China is moving forward with its plans for a social credit rating system that will include 33 million companies, further specifying the guidelines of the system, reported the South China Morning Post.
The National Development and Reform Commission (NDRC) said the social credit rating will include court rulings, tax records, environmental protection issues, government licensing, product quality, work safety, and administrative punishments by market regulators. The social credit-based supervision will include all commercial entities from large firms to small, independently owned and operated business.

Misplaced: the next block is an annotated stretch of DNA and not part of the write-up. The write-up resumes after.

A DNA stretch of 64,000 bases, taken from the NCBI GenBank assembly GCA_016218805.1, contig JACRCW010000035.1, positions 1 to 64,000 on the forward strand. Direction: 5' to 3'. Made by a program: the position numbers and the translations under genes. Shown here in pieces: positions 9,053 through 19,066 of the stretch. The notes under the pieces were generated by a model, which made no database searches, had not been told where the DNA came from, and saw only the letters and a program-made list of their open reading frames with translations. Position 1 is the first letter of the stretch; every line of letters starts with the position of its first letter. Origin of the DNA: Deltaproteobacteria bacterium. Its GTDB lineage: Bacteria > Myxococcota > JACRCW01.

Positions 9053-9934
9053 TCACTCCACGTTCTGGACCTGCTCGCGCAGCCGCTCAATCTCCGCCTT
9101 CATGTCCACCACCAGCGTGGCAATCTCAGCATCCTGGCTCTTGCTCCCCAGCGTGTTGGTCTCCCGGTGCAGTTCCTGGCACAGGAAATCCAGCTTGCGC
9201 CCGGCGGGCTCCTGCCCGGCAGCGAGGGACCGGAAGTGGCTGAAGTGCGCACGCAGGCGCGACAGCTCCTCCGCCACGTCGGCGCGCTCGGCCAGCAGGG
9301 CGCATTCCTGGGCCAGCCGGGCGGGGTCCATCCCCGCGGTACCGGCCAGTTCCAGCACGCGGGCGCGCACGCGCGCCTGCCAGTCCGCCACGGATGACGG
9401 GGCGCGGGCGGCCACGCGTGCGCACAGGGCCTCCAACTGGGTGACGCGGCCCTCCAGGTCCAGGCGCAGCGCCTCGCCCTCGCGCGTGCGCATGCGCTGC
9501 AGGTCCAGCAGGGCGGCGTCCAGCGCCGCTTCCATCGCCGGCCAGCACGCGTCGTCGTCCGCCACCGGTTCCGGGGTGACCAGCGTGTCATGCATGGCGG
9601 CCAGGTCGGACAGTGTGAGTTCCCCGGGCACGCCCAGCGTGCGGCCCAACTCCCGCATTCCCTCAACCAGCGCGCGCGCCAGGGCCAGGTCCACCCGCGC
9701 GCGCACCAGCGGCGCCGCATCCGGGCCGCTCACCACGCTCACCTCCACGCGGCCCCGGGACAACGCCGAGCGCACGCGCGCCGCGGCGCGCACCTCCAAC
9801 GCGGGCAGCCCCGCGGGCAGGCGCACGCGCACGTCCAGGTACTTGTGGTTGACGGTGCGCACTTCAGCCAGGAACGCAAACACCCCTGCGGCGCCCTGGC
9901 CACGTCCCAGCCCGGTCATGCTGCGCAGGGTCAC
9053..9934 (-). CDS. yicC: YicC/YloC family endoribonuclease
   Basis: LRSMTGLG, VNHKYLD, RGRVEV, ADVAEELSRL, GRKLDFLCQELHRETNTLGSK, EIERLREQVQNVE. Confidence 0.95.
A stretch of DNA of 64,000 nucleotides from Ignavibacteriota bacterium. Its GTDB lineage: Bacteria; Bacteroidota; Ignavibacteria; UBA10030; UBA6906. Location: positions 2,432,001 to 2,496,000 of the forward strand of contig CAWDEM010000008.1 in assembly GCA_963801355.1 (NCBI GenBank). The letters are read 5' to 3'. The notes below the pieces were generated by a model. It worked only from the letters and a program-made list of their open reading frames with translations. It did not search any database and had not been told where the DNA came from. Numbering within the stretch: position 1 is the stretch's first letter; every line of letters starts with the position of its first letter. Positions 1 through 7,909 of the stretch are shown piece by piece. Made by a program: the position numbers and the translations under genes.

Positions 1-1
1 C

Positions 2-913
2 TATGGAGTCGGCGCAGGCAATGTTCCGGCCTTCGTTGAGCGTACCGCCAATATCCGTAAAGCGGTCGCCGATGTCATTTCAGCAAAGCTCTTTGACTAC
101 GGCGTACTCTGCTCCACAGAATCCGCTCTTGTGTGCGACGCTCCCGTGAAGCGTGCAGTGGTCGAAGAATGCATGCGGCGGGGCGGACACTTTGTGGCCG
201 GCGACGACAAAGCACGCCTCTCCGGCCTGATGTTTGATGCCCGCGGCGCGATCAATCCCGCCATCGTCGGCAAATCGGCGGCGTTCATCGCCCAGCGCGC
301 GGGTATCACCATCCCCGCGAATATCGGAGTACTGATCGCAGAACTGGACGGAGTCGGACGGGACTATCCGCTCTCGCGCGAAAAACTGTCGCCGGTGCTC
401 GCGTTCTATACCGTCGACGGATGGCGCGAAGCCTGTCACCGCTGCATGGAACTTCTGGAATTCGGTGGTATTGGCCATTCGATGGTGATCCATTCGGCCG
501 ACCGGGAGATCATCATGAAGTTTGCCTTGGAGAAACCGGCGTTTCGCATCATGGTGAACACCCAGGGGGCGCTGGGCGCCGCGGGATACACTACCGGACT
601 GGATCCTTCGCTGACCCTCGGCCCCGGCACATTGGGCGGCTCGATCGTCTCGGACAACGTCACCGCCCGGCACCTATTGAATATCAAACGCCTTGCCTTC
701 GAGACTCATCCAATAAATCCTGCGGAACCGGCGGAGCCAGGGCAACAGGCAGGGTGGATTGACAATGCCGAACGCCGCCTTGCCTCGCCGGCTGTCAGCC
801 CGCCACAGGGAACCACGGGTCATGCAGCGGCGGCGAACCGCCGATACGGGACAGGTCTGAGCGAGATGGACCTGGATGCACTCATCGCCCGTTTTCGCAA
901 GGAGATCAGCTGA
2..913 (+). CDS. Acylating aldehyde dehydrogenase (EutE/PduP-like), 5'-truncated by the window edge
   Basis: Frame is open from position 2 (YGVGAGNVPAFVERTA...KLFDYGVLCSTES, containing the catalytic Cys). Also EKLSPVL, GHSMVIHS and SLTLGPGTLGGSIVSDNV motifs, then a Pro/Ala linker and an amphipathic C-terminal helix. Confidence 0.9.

In a circular released on Monday, the NDRC said it had completed its initial assessment of the credit results, which will now be sent back to local authorities for further checks and updates. Firms will be labelled as having excellent, good, fair or poor credit rating, with the initial assessment used as “basic proof” to allow the government to conduct varying degrees of supervision. For any business deemed to have a poor credit history, the management will be called in by local officials for a detailed review, which will include plans to correct the problems.